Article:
A Summer Read: To the Woods
(click on photo to enlarge)
This week I read a these books that I found enjoyable, informative and entertaining.
While in Ottawa I purchased a copy of Bill Bryson's "A Walk in the Woods", after I was reminded of it by AC my blogger friend
who I visited in Ottawa. I had been considering reading it ever since my brother and his wife hiked the Appalachian Trail's entire length last year. It is an account of the author and a friend's hiking of the Trail. If follows their planning, executing, abandoning the hike only to return to finish it and then abandon it again just before the end. For those considering hiking the Trail it is a cautionary tale. It is a very challenging hike both for it's length and the physical demands of much of it. The book is more than just an account of the trek. There are many hints on how to prepare and execute the trip interspersed and some environmental information on the health of the wilderness and the government shortfalls in protecting National Parks, particularly the Appalachian Trail. Also, there are many funny episodes in it with the interaction of the two men and their encounters with people and conditions along the way.
After following my brother's adventure
, I think the book fails to mention a couple of experiences along the trail that I think are memorable long after the memory of the aches and pains of the trail have been forgotten. Certainly this was the case for my brother and his wife. These two men seem to see very few memorable animals along the way. They worry about bears but actually never see any. They also see no snakes, particularly the poisonous ones. They also make no mention of the feral ponies living in an alpine pasture, which are very friendly to hikers. Surely, the fauna along the trail would be worthy of writing about. They must have seen more than the recount.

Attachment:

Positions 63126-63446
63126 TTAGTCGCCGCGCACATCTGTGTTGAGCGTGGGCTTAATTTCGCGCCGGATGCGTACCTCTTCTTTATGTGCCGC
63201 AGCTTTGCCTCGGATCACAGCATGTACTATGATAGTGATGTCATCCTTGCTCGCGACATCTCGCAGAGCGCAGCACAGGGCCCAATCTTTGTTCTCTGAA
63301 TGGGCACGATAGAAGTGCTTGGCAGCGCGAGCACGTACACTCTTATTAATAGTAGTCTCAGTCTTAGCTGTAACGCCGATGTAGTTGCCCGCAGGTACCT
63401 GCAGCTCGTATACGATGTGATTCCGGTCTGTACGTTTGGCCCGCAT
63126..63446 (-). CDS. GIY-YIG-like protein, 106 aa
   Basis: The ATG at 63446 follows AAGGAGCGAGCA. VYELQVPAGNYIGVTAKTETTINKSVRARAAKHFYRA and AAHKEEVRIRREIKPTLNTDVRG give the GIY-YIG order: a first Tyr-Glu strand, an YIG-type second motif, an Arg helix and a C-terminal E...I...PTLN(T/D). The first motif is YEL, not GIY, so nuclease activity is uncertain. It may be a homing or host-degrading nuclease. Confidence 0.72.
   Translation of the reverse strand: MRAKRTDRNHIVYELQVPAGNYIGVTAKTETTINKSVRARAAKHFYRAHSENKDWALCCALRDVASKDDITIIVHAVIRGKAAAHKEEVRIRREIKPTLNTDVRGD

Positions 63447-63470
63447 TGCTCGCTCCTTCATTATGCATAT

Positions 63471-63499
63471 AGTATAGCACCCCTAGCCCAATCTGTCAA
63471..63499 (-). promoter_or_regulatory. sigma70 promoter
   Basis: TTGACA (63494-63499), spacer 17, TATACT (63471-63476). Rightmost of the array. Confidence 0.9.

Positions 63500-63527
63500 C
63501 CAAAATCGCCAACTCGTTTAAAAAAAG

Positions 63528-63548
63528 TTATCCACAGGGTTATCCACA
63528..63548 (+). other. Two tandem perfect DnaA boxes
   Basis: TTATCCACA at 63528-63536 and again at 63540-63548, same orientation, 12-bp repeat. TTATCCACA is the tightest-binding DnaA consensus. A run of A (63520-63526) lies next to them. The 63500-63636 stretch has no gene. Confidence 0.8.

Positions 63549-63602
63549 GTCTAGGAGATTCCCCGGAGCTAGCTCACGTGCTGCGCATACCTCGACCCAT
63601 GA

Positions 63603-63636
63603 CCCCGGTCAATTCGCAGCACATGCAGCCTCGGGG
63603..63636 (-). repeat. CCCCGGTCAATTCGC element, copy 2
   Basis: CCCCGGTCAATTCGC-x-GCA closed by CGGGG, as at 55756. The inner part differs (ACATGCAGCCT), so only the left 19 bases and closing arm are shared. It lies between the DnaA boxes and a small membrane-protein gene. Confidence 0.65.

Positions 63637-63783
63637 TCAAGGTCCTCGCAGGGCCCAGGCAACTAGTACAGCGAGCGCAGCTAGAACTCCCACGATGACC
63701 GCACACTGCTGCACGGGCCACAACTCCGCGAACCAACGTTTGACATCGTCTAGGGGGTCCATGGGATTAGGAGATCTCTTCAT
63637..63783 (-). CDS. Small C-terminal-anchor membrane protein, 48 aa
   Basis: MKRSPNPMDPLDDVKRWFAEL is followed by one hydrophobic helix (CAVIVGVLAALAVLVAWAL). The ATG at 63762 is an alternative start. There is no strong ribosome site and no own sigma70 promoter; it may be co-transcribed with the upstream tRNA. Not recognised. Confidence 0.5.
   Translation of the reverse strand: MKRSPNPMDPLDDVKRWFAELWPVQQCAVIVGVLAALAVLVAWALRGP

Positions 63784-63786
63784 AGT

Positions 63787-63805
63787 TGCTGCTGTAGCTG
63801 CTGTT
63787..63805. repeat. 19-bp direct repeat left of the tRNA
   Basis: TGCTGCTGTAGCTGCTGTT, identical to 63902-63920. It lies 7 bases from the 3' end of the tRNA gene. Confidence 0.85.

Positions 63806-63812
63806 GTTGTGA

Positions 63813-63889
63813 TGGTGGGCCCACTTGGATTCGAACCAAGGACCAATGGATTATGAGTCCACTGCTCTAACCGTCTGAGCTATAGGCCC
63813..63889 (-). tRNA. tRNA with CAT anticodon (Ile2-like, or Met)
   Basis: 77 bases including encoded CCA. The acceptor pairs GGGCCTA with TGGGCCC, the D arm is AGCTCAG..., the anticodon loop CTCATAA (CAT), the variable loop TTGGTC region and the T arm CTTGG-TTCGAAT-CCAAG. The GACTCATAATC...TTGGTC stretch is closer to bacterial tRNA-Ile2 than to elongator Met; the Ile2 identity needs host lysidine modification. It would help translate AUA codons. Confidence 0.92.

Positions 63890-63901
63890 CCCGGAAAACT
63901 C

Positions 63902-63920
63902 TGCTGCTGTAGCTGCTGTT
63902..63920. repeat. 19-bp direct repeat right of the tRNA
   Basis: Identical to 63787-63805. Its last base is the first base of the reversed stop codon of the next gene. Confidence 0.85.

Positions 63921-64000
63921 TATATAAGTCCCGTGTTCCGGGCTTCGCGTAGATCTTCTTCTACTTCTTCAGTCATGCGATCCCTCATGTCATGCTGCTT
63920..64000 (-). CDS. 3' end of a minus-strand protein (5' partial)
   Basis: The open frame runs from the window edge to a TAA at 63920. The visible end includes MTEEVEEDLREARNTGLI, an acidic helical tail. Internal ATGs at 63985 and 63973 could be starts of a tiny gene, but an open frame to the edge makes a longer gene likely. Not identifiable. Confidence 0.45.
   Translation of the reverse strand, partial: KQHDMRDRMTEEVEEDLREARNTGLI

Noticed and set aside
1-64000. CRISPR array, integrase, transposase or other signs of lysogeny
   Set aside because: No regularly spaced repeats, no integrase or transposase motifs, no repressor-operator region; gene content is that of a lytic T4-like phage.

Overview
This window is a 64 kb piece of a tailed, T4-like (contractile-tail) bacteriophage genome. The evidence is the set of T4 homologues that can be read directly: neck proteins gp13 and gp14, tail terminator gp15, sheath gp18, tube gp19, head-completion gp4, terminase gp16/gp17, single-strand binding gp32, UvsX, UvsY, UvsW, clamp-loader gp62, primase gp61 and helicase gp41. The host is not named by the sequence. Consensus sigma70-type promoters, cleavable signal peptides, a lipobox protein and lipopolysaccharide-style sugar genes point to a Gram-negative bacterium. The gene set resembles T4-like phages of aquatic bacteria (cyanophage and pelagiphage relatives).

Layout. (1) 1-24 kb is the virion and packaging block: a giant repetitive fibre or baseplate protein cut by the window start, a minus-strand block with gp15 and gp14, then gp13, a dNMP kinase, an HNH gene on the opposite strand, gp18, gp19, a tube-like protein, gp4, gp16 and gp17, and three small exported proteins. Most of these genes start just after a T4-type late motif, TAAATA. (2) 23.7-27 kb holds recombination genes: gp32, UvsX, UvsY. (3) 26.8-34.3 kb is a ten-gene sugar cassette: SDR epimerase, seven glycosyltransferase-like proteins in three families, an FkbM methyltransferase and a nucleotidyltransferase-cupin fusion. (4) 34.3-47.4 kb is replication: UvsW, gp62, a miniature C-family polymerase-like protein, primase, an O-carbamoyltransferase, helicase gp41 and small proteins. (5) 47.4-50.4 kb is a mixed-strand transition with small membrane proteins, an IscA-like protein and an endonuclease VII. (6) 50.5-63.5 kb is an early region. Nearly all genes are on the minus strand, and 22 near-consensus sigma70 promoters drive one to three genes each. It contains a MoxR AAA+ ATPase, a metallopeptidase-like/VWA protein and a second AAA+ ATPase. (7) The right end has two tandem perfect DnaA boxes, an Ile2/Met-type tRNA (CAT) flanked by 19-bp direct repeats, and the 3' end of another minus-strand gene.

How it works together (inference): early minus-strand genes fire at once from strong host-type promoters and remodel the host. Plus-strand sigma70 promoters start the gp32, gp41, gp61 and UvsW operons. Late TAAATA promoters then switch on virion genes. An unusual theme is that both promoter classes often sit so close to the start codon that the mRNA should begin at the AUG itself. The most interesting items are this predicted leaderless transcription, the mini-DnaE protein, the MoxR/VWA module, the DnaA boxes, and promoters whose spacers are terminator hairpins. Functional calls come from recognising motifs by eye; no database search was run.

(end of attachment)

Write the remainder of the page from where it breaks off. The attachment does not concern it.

Bryson makes no mention of the " trail angels" along the trail. These are people who live near the trail that go out of their way to be helpful to hikers. They offer shelter, transportation into town, encouragement and often food. On more than one occasion, my brother came upon a case of beer left on the trail, often a good distance from an access point. There were church groups and individuals who regularly fed hikers as they passed by. My brother and his wife found this generosity of people and genuine friendship the most memorable aspect of the trek. They felt they had found the "real America" in this time of fear, suspicion and hostility toward "others". More about these two aspects of hiking the trail, the fauna and the trail angel experience would have added a great deal to this otherwise lively account.